All The Single Ladies: Solo Group Travel For The independent Adventurista
Let’s face it, self-sufficiency and solitude for extended periods in the wilderness isn’t for everyone. But neither is the prospect of being crammed in a bus full of people and taking photos out the window.
What if you crave an active holiday but have no one to go with? What if you want to get away and do your own thing but don’t have the time to plan something?
You are not alone.
The travel industry has well and truly noticed the rising appetite of the independent solo traveller. Guidebooks, blogs, websites, clubs, meetups, tours, and even an annual awards ceremony are now dedicated to solo friendly travel options. Features generally include small group numbers, a local guide, a semi-flexible itinerary, and special consideration for the needs of those travelling on their own.
All kinds of people are into it. Newcomers and seasoned travellers alike are finding that solo guided tours offer them a mix of freedom, adventure, structure, and a meaningful experience.
And it’s proving particularly popular with women.
Small group trips make it easy and accessible to explore places where it might be difficult to go alone. Or to pursue new activities that you are keen to try but are not sure where to start. Trips offer the chance to hang out with people with similar interests and can be a quick solution when you suddenly decide you want to get away.
There is plenty on offer. Remote multi-day walking and camping adventures, indulgent food and wine trips, and options to explore exotic, hard to reach destinations.
Within Australia, trips to explore our own backyard are proving popular with domestic tourists who fancy a mini-break or dream of discovering our more rugged and spectacular landscapes on foot, bicycle or horse.
The Perks Of Guided Solo Tours
It’s hard to beat local knowledge. Experienced guides know all the shortcuts, hidden gems, regional delicacies and the best places to stop. They’ll give you tips for your free time, introduce you to locals and help you find what you are looking for.
Guides are skilled at explaining and interpreting the landscape, culture, history and other features of a place and its people. They will often point out things that you may ordinarily miss like the tiny delicate orchid that you are about to step on or the wild mushroom that is safe to eat. Depending on the type of trip, they might teach you handy skills like map reading, setting up camp or how to choose the best wine with lunch. Your companions are also likely to be an interesting bunch with plenty of tales to share. Before you know it, you’ll be adding more places to your bucket list or discovering a love for ornithology.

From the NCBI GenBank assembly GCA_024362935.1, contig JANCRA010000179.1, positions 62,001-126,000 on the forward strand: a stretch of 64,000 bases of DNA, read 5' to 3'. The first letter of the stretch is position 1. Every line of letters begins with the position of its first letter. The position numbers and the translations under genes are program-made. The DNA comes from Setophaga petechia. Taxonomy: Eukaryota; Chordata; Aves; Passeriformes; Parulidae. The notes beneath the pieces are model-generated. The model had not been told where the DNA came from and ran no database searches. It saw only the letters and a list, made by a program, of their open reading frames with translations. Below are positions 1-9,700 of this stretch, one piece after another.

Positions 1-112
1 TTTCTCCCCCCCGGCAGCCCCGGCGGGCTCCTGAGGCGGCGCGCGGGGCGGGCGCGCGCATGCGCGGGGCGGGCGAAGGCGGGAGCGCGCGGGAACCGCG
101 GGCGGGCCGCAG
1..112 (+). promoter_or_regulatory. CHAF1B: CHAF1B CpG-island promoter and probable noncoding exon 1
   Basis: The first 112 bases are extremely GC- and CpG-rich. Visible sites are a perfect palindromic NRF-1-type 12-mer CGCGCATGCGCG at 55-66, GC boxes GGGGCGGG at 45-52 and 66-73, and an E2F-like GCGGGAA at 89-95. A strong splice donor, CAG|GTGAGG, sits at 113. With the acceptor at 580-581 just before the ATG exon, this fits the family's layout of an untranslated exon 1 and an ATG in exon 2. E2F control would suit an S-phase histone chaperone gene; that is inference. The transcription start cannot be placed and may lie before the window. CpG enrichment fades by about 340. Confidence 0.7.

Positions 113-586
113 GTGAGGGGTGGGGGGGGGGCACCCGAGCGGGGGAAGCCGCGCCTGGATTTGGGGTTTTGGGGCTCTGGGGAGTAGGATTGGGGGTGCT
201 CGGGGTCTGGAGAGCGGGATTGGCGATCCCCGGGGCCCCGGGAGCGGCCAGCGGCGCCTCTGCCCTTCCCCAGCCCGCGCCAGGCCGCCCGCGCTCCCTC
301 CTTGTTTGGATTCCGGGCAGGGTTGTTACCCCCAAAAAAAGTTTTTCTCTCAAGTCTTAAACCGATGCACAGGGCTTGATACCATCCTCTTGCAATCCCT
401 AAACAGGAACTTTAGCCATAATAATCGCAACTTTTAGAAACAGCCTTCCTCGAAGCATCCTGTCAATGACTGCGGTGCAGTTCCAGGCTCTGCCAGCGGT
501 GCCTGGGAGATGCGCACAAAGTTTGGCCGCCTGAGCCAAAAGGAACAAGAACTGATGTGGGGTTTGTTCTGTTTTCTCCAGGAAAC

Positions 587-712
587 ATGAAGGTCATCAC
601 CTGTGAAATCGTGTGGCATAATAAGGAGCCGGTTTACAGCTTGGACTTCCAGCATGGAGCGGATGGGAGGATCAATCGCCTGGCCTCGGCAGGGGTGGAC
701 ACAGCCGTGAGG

The day-to-day planning is largely taken care of. Routes, accommodation, meals, activities, equipment and transport are arranged to varying extents. If you are doing a multi-day activity like walking, you will get tips on what and how to pack. The hard thinking and logistics will be done so you can relax and focus on being in the moment.
Peace Of Mind
Travel to certain destinations or doing activities you are not familiar with can be daunting on your own. Joining a group offers you (and the people who care about you) a level of comfort when it comes to safety and security. Someone will be there to help and support you if you need it, and will take an interest in your wellbeing.
Share The Adventure
Small group trips often attract well-travelled and engaging people from all over the place. You’ll share real life moments together and are guaranteed to make new friends. With others around to spur you on, you may be encouraged to achieve something you thought was personally out of reach or be inspired to think about something from a different point of view.
Do The Maths
Solo travel on a group tour can be more cost-effective than heading out on your own. Agents often get access to discount or exclusive accommodation options and better deals on inclusions and extras. If you don’t fancy sharing a room, keep an eye out for trips and deals that offer no or low single supplements. Specialist gear is usually included in activity-based trips so you won’t have to spend money on big investment pieces like ski’s, kayaks or backpacks that you may not use again.
Things To Keep In Mind
The Choice Is Yours
With so many options available now it can be difficult to choose. To help you get started, think about the time of year can you go and the type of experience you want. Do you prefer sleeping in lodges, tents or luxury? Do you want to move every night or settle in a spot? Some companies will help to link solo travellers who share a particular interest and create bespoke tours just for the group.
Do Your Research
Trip structure, activities, difficulty, and creature comforts will vary. Check the fine print, ask questions, read reviews and pick a trip that suits your preferences and abilities.
Freedom To Explore
The amount of direction (hand holding), flexibility and free time varies between tours so consider how much alone or down time you desire and factor this into your decision making. It can feel frustrating to be locked into things all the time so it’s best to know in advance how many group meals or activities are mandatory and when you can wander off.
Read your trip notes and turn up with what is on the gear list. It can be embarrassing when you forget to bring your pants on a walking trip and there are no shops to save you. Know what type of terrain, accommodation and weather to expect and pack accordingly. If you are doing an active trip, make sure your fitness level is appropriate before you go (it will make the experience so much more enjoyable). While trips are guided, they are designed for independent people so you will have to actually walk yourself along that trail. Pants or no pants.